Sherlock Bones Volume 5
story by Yuma Ando; art by Yuki Sato
Just as the stories started to get repetitive to me, this volume of the series ends with a significant change for the characters.
First, though, most of Sherlock Bones volume 5 concludes the mystery started in the previous volume, in which a lady mayor has killed a blackmailing former paramour. There’s much emphasis put on her looks throughout, with statements such as, “You’re young and pretty, and yet you’re also competent.” Thus, not recommended for those looking for more progressive attitudes.
The mayor and the kids spend a good amount of time together. They’re interviewing her (for the school newspaper), while she’s using them to build an alibi. There’s a lot of back-and-forth, as Takeru keeps noticing details — there’s a remarkable lack of Sherdog’s involvement — and the mayor keeps having to explain them away.
Reading the case the second time through, I noticed a few moments that took on new meaning, once I knew precisely how the crime was committed, a nice touch, but one that doesn’t make up for the general clunkiness. The whole thing falls apart when you realize that a mayor of any city should have staff, or at least an assistant, handling much of what we’re shown. There’s also a key clue found only by random chance.
As in previous books, there’s also the problem of Sherdog operating on hunches and feelings instead of actual deduction. The dog reincarnation of Holmes has been taking a lesser role in order for Takeru to demonstrate his own growing detective abilities. Here, though, a number of “clues” boil down to mere preferences. The investigators seem like they’re casting wildly for anything that seems suspicious to justify their own guesses — to the point that sitting on a sofa instead of in a chair is considered significant. Perhaps that takes on more meaning in Japanese culture than here, but it seems to this reader a stretch, trying to build a case out of string and sticks.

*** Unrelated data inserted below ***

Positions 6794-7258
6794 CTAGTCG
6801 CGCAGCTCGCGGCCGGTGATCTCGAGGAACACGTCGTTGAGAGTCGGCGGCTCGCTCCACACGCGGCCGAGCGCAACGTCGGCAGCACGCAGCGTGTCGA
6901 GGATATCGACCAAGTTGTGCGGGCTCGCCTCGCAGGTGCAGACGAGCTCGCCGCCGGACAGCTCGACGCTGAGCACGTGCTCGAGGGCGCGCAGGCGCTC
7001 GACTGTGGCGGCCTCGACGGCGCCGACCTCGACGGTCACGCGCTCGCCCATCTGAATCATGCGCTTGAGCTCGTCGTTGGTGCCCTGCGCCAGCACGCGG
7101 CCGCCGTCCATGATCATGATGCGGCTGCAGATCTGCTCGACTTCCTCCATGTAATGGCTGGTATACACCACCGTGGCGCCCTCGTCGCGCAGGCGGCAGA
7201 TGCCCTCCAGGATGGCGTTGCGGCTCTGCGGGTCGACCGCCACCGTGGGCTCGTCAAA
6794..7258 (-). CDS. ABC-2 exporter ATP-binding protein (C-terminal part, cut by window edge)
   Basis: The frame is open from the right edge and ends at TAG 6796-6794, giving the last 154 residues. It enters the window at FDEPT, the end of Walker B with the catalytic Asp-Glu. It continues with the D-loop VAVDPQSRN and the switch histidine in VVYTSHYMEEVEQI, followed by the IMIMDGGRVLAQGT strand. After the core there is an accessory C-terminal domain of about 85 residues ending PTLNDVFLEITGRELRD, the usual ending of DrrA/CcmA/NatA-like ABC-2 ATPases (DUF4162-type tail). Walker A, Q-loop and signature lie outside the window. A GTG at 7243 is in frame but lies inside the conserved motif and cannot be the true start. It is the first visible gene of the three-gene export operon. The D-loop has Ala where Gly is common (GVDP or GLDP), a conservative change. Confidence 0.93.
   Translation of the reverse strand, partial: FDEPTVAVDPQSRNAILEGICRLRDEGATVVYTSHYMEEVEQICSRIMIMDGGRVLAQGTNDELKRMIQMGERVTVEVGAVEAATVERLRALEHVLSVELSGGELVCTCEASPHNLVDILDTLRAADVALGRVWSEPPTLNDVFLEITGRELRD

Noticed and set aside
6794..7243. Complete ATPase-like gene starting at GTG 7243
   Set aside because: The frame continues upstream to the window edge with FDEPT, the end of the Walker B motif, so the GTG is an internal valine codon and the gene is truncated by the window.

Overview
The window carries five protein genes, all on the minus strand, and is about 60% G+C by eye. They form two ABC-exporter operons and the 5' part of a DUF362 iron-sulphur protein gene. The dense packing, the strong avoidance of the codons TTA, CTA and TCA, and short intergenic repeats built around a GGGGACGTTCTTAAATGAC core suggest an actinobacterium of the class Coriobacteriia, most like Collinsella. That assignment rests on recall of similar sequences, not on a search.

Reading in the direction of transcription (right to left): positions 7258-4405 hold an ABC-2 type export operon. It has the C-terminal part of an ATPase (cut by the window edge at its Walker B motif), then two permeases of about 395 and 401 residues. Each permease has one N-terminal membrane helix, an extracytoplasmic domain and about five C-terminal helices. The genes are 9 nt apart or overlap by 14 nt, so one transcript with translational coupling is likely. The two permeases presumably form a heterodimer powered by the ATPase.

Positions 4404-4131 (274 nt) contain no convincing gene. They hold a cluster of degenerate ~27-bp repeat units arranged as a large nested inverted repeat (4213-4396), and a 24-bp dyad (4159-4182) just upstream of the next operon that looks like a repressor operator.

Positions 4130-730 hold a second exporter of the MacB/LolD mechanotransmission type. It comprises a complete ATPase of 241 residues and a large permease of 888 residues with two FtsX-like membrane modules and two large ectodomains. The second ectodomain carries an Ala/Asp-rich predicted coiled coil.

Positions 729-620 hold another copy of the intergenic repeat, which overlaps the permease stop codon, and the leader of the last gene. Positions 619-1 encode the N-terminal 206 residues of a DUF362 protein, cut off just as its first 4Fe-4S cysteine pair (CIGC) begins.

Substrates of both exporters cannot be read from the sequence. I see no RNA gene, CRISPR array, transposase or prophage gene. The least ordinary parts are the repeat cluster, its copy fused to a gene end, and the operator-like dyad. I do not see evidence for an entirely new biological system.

That feeling comes to a head when Takeru decides to confront the murderer by himself. There’s no sensible reason for that, other than the author not having enough proof and needing to push the story along. Plenty of detective plots have done something similar, and I wouldn’t mind so much, except that this one is using the name of Sherlock Holmes to sell, and I think those fans are more demanding. The showdown also has some ridiculously exaggerated images, punctuated by panty shots, that seem to have wandered in from some other series.
The last few chapters reinforce the relationship between Takeru and Sherdog, even as the story jumps ahead and shows us Takeru as a police academy student officer. The case, just started here, is about a wine-loving newscaster who got his job through marriage. He despises his wife, who has found out about his affairs and threatened to have him fired. Once again, coincidence brings the young policeman into the case, where he starts noticing slight oddities that will reveal a murder. (The publisher provided a review copy.)